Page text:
Pillote: Keeping faith in college athletics

Bobby Pillote, Reporter

I first visited Northwestern on Sept. 29, 2012. The Wildcats hosted the Indiana Hoosiers in football that day, and the excitement on campus was palpable.

Students walked up and down Sheridan Road clad in their purple regalia. Campus was eerily quiet, because of course everybody was at Ryan Field, and I delighted in our tour guide giving us regular score updates as he led us around. NU won the game 44-29, and when I opened the newspaper Monday morning the Cats — my Cats — were ranked. I was sold.

Athletic prominence became a big part of my college decision process from that point on (sorry, Middlebury) and naturally turned into a major part of my undergraduate experience as well, though not for the reasons I expected. I imagined cheerily reveling in the newfound success of our football team, but reporting on NU sports for The Daily exposed me to the dark side of college athletics.

First came Kain Colter’s efforts to unionize the football team. Odd revelations about the team handbook used during the time of the unionization push surfaced later. Johnnie Vassar’s lawsuit alleging he was unfairly forced off the men’s basketball team lurked in the background of the Cats’ historic run to the NCAA Tournament. Athletic director Jim Phillips broke ground on a $260 million athletics palace, one of the most expensive in the country. And football players Collin Ellis and Matthew Harris were each forced to retire from the sport they love due to repeated concussions without ever earning a dime for their athletic talents.

These weren’t the headlines I thought I would be reading over the next four years that sunny September afternoon.

Such stories chipped away at the naive view of college sports I held as a high school senior. My pessimism grew, and as a journalist I felt complicit in benefiting from and perpetuating a flawed system. After nearly losing my lunch watching Harris’ concussion in 2014 against Penn State, I wondered whether I should repudiate college sports altogether.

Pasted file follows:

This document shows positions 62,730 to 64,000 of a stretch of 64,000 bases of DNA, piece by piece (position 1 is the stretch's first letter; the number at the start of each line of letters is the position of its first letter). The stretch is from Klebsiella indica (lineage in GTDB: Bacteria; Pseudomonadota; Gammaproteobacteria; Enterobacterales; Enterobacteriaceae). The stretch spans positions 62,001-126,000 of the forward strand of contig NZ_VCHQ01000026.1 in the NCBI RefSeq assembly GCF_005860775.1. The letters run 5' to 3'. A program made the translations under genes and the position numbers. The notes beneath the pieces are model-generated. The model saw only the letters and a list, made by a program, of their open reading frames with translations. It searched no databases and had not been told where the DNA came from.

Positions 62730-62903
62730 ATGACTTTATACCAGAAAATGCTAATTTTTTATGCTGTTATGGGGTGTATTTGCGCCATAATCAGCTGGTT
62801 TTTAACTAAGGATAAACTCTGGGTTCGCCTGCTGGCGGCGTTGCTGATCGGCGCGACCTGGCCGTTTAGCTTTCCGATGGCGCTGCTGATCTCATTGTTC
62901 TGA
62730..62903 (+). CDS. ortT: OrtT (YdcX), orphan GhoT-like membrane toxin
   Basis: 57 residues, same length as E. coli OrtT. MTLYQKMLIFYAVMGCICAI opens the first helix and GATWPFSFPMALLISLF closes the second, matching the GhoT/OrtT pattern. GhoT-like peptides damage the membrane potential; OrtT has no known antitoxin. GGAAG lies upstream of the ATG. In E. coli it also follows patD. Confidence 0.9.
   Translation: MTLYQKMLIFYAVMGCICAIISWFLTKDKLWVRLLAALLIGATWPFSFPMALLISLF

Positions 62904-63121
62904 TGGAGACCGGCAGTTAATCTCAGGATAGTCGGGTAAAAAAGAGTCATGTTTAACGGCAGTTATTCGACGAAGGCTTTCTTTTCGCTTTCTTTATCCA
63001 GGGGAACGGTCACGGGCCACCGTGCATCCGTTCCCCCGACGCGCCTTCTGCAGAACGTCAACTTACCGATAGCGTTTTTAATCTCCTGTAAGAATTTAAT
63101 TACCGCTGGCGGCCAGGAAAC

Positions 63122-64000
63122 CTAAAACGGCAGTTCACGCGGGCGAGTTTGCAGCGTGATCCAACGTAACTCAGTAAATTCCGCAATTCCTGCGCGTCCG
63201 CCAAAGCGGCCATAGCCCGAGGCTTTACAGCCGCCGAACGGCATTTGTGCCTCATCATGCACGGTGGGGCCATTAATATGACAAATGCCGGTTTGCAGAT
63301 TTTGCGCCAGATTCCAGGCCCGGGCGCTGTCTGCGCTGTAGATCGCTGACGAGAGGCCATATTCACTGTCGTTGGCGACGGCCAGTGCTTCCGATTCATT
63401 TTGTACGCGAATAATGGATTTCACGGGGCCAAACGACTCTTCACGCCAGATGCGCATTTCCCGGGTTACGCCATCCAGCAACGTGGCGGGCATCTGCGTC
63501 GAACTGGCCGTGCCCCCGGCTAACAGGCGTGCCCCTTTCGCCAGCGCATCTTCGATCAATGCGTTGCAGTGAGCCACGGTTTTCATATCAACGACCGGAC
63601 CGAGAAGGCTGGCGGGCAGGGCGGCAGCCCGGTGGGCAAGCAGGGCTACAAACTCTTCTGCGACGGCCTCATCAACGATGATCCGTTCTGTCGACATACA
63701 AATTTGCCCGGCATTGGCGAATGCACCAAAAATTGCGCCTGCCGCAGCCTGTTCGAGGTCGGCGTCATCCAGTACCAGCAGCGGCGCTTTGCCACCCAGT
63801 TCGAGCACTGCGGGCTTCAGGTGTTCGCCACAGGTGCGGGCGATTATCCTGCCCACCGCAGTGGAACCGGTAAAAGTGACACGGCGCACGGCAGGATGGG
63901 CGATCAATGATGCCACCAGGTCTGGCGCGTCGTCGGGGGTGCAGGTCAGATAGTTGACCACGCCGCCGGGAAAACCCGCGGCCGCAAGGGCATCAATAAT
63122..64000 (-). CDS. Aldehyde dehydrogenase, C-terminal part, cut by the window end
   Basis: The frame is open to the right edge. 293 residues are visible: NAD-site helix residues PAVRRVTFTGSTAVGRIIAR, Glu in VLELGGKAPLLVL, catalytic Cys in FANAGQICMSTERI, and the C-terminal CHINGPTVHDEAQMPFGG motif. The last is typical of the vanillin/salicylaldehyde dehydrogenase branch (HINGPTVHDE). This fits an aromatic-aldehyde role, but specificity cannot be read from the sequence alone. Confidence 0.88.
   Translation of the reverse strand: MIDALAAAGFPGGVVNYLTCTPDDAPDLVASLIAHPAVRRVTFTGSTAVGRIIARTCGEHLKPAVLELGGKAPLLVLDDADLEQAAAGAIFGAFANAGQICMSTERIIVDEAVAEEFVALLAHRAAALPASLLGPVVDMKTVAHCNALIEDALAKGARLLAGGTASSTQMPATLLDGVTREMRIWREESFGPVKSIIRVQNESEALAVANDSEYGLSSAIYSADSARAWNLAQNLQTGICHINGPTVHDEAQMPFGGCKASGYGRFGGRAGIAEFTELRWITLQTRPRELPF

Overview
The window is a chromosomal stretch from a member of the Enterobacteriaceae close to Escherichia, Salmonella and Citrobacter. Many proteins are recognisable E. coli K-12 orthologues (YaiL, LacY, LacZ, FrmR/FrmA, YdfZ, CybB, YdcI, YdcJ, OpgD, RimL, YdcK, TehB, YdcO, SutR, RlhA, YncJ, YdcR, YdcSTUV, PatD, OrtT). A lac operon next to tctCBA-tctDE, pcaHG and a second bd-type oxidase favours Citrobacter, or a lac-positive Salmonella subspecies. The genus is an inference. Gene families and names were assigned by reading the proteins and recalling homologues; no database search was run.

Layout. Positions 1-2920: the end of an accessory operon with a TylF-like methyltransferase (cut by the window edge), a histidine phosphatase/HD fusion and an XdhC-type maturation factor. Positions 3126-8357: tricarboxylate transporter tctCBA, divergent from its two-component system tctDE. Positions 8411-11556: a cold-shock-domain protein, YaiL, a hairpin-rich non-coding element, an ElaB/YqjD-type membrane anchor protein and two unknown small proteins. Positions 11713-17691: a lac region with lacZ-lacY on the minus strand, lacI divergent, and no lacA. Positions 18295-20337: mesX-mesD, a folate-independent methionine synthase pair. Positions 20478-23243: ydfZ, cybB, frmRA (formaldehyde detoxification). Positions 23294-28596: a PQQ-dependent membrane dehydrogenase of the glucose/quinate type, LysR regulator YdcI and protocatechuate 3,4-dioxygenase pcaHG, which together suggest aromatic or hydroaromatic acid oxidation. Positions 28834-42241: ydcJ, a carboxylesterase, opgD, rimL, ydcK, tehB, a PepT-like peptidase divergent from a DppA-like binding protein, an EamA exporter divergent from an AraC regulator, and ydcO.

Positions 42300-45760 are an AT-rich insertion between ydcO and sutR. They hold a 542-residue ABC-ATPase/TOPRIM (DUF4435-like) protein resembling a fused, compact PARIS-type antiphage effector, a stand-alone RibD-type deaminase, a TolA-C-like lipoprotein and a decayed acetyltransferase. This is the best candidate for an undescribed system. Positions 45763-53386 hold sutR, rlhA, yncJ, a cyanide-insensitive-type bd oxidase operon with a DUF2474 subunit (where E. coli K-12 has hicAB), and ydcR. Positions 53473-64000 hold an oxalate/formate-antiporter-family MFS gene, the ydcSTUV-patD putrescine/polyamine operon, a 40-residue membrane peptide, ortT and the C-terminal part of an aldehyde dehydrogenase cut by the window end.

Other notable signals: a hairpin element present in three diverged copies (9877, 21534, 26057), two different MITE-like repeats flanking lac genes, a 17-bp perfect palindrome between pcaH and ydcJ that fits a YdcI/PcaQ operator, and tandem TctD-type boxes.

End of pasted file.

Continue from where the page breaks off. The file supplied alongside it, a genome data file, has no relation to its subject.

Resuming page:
But I still have some faith. College sports are messy, backward and occasionally awful, but lost among the endless lawsuits and banal debates are the thousands of stories about college athletics getting things right. Bright and talented people around the country have an opportunity to earn a degree while doing something they love, and that’s a beautiful thing.

Sanjay Lumpkin is a wonderful example. His statistics hardly merit a footnote in the NU record book, but he’ll be remembered by a cohort of Cats fans for his grit and leadership on NU’s first-ever NCAA Tournament team. It was a tremendous pleasure to watch him grow and develop as a player over four years and to root for him as a peer and not just as a distant athlete.

Likewise, I’m inspired by the story of Dwight White. The former football player persevered through a rocky season as NU’s nickelback in 2013, only to find out a year later he had to retire because he was born with just one kidney. Despite losing his playing career, White kept a role close to the football team as a graphic designer in the communications department, and makes some pretty impressive art of his own.

I could take up thousands of words recounting my favorite stories about NU sports. Bit by bit, these tales rebuilt my belief that something about college athletics is worthwhile, and through four years of sports highs and lows I’ve become anchored to these stories and the people behind them.

The NCAA, the Big Ten and Northwestern all have considerable work to do when it comes to making the college athletics system more reasonable and fair for the students who participate in it, and I’m glad my time with The Daily opened my eyes to that reality. All the stories I’ve had the privilege of hearing and sharing have reinforced my belief that it’s a system worth fighting for.

Email: [email protected]
Twitter: @bobbypillote